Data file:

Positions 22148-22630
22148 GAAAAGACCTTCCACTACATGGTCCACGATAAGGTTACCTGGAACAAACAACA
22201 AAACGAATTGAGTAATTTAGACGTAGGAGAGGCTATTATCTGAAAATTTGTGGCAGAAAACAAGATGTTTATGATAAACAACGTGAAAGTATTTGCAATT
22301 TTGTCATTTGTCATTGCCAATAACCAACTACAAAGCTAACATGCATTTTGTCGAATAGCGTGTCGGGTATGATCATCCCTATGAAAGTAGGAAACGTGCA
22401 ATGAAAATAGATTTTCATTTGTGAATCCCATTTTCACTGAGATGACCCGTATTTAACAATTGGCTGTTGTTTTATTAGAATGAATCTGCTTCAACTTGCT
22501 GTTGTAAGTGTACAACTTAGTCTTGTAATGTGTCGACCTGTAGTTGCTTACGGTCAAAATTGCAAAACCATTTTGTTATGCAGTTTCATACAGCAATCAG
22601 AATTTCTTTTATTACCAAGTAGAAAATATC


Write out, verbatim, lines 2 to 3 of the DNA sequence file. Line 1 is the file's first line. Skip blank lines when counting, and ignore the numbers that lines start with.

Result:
22148 GAAAAGACCTTCCACTACATGGTCCACGATAAGGTTACCTGGAACAAACAACA
22201 AAACGAATTGAGTAATTTAGACGTAGGAGAGGCTATTATCTGAAAATTTGTGGCAGAAAACAAGATGTTTATGATAAACAACGTGAAAGTATTTGCAATT